At this point of my narrative I recall an incident which it may be interesting to relate. The Colonel was an omnivorous reader. He subscribed to Smith’s library, and regularly every month came his box well stocked with books, which he was always ready to lend to any member of our little colony, but his reading was limited to prose, the lists which went in never by any chance including the name of a volume of poems. Once, however, a terrible mistake occurred. In the publisher’s announcements the Colonel one day saw the advertisement of an anonymous work entitled, “St. Abe and his Seven Wives: a Tale of Salt Lake City,” and, without waiting to ascertain whether the work in question was in prose or verse, he hastily added it to his list. On the arrival of the box the mistake was discovered and the offending volume was cast into a corner and left there. Some little time later it was taken up, quite by chance, and looked at. Having read a few lines, the Colonel became interested; he read the poem to the end, and his enthusiasm knew no bounds. That same night he appeared at the Lodge with the book in his hand. He had brought it for the poet to read, and having recommended it with all the enthusiasm 178 of which he was capable, he said how much he would like to meet the man who had written it. The poet listened and smiled, but my sister revealed the secret of the authorship with no little pride. Up to that time the friendship between the two men had not been of the closest, for the Colonel, it must be admitted, was in every way the opposite of the poet. Both were Scotchmen, but while one was generous to a fault, the other was what is termed “close,” especially in the matter of sport, keeping to himself his knowledge of the best pools in the river, or the “warm corners” on the moor. But now all was changed—the King could do no wrong—the poet was at liberty to fish in the Colonel’s river if it so pleased him, or to shoot on his land, and following the theory that by pitch one is defiled, the Colonel, by intimate association, imbibed a good deal of the generosity and good-heartedness of his neighbour. From having been tolerated in the village, he became liked, and indeed he was soon quite popular. But much as he esteemed the poet, he never learned to like poetry; indeed, he ever regarded it with horror, despite the fact that he had derived so much pleasure from the reading of “St. Abe and His Seven Wives.”
     Another friendship which dates from this time is that of Charles Reade, whose acquaintance the poet made during one of his visits to London, and of whom, many years later, he wrote the following touching reminiscence:—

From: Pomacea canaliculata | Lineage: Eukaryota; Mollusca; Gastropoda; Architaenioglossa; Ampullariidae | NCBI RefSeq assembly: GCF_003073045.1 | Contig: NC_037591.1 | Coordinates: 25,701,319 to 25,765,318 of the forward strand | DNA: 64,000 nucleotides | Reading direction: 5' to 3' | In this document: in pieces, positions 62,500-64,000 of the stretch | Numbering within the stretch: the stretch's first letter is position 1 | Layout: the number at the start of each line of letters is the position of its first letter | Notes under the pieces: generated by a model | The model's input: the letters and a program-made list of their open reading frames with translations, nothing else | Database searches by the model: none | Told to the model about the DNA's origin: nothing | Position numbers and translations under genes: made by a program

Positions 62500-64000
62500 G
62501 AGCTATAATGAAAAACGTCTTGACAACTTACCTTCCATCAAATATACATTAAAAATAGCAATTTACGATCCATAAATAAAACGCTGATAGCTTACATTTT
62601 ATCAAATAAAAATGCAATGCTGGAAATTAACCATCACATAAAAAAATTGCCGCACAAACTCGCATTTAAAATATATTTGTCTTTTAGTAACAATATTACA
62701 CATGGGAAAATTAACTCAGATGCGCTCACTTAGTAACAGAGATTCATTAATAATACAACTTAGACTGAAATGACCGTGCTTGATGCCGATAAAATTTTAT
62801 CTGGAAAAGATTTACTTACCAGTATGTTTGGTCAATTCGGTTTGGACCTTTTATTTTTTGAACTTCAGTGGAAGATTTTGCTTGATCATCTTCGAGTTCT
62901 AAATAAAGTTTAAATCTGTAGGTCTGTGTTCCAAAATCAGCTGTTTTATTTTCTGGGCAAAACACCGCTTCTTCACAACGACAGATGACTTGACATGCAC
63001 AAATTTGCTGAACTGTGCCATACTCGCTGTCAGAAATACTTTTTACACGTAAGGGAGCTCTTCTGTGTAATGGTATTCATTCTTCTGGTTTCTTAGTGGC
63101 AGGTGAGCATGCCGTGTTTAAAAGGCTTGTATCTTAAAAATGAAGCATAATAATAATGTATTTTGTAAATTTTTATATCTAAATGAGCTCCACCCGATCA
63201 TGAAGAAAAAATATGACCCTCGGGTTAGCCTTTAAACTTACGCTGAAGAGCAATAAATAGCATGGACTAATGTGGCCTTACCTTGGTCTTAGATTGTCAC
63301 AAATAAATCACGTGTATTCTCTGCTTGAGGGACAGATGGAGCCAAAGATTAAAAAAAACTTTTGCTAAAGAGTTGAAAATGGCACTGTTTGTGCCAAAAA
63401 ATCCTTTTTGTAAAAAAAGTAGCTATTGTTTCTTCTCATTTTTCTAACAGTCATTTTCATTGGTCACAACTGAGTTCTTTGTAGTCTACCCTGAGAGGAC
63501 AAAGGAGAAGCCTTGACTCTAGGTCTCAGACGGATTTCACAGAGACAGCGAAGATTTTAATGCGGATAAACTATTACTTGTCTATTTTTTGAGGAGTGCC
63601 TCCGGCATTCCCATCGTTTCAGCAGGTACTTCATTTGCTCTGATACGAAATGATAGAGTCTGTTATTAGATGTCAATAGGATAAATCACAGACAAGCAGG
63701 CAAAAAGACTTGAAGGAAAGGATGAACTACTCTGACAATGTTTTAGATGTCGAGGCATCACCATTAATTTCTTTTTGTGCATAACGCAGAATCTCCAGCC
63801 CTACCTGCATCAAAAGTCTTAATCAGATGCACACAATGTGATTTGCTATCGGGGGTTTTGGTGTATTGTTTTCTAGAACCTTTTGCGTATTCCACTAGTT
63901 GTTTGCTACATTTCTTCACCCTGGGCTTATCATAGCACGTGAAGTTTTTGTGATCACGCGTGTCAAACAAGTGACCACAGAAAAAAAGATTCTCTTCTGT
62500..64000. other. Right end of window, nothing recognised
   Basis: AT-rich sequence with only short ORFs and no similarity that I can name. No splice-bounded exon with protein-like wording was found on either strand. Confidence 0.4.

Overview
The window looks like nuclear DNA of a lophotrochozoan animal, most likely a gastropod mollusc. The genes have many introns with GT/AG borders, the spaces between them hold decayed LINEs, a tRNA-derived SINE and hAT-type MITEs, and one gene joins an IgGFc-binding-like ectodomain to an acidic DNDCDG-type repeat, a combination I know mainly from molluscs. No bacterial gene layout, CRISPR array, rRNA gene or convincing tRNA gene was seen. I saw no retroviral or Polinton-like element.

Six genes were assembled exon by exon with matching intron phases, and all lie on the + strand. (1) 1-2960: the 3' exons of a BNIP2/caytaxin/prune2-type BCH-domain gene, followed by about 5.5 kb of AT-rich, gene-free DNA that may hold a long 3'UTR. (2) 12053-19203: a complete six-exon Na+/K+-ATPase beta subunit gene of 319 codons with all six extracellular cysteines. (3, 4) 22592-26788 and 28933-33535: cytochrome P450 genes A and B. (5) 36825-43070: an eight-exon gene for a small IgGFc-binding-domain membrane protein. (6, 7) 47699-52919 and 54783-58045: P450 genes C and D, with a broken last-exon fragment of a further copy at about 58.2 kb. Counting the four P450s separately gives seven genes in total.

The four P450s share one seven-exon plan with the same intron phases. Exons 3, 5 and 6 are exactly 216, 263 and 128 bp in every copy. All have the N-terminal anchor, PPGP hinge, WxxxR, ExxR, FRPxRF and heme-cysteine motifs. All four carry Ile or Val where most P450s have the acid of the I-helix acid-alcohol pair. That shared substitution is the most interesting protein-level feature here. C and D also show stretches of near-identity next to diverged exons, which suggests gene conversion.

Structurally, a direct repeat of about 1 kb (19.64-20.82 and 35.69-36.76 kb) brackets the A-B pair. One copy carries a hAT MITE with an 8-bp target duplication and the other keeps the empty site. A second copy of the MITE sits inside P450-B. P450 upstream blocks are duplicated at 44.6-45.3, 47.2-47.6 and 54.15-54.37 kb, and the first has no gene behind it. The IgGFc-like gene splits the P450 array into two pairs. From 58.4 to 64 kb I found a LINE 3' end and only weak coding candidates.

“It was in the summer of 1876 that I first made the acquaintance of Charles Reade, at a little dinner given by Mr. John Coleman, then manager of the Queen’s Theatre. The occasion was one especially interesting to me, as the great novelist (for great and in some respects unparalleled he will be found to be 179 when the time for his due appraisement comes) had expressed a desire to meet my sister-in-law, who although still a very young girl in her teens, had risen into sudden distinction by the publication of the ‘Queen of Connaught.’ Pleasant beyond measure was that night’s meeting; pleasanter still the friendly intimacy which followed it, and lasted for years; for of all the many distinguished men that I have met, Charles Reade, when you knew him thoroughly, was one of the gentlest, sincerest, and most sympathetic. With the intellectual strength and bodily height of an Anak, he possessed the quiddity and animal spirits of Tom Thumb. He was learned, but he wore his wisdom lightly, as became a true English gentleman of the old school. His manners had the stateliness of the last generation, such manners as I had known in the scholar Peacock, himself a prince of tale-tellers; and, to women especially, he had the grace and gallantry of the good old band of literary knights. Yet with all his courtly dignity he was as frank-hearted as a boy, and utterly without pretence. What struck me at once in him was his supreme veracity. Above all shams and pretences, he talked only of what he knew; and his knowledge, though limited in range, was large and memorable. At the period of our first acquaintance he was living at Albert Gate, with the bright and genial Mrs. Seymour as his devoted friend and housekeeper; and there, surrounded by his books of wonderful memoranda, he was ever happy to hold simple wassail with the few friends he loved. Gastronomically his tastes were juvenile, and his table was generally heaped with sweets and fruits. A magnificent whist and chess player, he would condescend to spend whole evenings at the primitive game of 180 ‘squales.’ In these and in all other respects he was the least bookish, the least literary person that ever used a pen; indeed, if the truth must be told, his love for merely literary people was small, and he was consequently above all literary affectations. His keen insight went straight into a man’s real acquirements and real experience, apart from verbal or artistic clothing, and he was ever illustrating in practice the potent injunction of Goethe—